The Hilton “salesman” at the hotel front desk sells views, too.
“We have a view of the city at $8, and one of the lake front at 0 — which do you prefer?”
The old fourth Wheelerpoint often trades up the traveler.
The suit manufacturer has several price lines he can trade you up on — just as the Forest Lawn salesman can trade you up into a nice plot of burial ground.
Can you trade-up in your field?
Method Two: Making multiple sales
You buy one and the salesman sells you three Hershey bars when he says, “5¢ each — or 3 for a dime.”
You can do this in many a business.
“We pay for delivery costs on car load lots,” says the salesman, and sells the dealer a car load instead of a half load.
“Two for the price of one” is old retail psychology that can apply even to stocks and bonds.
It may not apply to “two bridges for the price of one,” but maybe even an alert bridge builder can figure out another bridge in the same neighborhood, “Since we can build the second one cheaper with our men and equipment on the job.”
The Paddock Swimming Pool salesman says, “If you can get two friends to have pools, I can give each of you several hundred dollars off since my men will be able to do all three at the same time.”
The Custom Shirt shops will always give you a “price” on three shirts.
The G. E. dealer will put in an entire kitchen at a savings, over just one appliance.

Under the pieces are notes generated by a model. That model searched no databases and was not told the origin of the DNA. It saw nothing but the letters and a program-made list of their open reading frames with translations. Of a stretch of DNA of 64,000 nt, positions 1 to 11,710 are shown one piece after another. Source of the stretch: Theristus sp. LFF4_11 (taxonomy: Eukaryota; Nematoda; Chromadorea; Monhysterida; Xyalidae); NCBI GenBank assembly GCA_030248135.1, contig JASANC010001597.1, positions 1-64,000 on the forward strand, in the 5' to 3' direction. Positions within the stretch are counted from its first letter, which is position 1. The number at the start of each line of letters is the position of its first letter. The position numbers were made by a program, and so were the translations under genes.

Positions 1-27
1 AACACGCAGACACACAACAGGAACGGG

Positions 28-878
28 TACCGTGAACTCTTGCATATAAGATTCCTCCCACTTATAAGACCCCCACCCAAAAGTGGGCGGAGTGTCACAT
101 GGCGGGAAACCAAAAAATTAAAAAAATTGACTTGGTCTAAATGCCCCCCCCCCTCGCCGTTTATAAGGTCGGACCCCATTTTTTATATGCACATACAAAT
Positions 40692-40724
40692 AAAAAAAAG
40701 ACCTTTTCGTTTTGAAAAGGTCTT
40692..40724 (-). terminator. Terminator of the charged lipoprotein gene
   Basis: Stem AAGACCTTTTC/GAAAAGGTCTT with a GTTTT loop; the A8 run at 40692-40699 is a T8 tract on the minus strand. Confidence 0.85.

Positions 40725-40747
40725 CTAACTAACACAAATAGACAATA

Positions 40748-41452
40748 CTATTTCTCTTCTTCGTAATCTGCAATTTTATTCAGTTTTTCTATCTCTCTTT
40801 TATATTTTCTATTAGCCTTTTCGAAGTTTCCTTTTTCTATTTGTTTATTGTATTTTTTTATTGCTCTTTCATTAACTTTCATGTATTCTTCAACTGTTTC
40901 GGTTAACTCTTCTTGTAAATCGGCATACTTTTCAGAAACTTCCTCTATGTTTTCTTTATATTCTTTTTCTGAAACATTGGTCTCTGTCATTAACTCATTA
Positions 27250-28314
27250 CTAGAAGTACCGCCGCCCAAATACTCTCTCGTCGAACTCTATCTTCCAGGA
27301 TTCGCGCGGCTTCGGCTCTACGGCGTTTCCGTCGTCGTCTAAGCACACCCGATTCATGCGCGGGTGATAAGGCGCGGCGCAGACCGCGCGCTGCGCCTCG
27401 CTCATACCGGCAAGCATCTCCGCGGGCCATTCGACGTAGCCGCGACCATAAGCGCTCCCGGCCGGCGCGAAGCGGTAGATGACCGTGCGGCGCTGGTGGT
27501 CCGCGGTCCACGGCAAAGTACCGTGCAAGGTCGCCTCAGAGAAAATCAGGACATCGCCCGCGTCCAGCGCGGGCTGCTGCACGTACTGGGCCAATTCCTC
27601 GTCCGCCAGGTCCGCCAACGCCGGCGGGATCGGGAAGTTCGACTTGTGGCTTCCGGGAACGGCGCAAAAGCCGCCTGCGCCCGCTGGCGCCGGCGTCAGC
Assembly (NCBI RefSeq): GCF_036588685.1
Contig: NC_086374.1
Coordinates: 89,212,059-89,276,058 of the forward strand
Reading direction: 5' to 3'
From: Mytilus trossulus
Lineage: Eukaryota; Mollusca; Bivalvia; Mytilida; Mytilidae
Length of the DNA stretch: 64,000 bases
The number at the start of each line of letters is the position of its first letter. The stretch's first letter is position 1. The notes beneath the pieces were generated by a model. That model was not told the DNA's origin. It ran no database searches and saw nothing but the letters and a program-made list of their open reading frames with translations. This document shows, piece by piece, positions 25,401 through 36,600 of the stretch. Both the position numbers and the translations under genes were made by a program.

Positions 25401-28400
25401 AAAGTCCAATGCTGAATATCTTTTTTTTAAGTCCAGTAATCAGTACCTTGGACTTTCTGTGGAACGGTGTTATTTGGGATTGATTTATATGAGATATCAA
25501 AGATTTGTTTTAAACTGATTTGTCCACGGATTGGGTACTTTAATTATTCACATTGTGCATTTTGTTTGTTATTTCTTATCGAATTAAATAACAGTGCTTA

The waiter can always sell you “side orders” as well as “large sizes” in about anything. The Statler waiter is good on this. He will say, “The same roast on the dinner gets you a cocktail, salad and a dessert.”
The insurance salesman can always offer a better “family” deal than for a single person, and “group insurance” is perhaps one of the finest forms of multiple selling yet developed. Ask Blue Cross!
Trees, Inc., of Dallas, can always give you one free tree if your order is large enough, and the baker always gives you a free doughnut when your order is substantial.
It is easier to sell several to the one customer, than to take several customers and sell them one.
Once the customer is in a buying mood, he keeps right on opening his pocketbook. You don’t have to warm him up. An open pocketbook stays open faster than one closed can be opened.
Multiply your income by multiplying your sales.
Method Three: Selling related items
This is where you order eggs and the waiter sells you ham to go with it; where you buy a shirt and the Macy salesman lays a necktie across it to “match.”
Related selling enters many a field, more fields than you might at first think.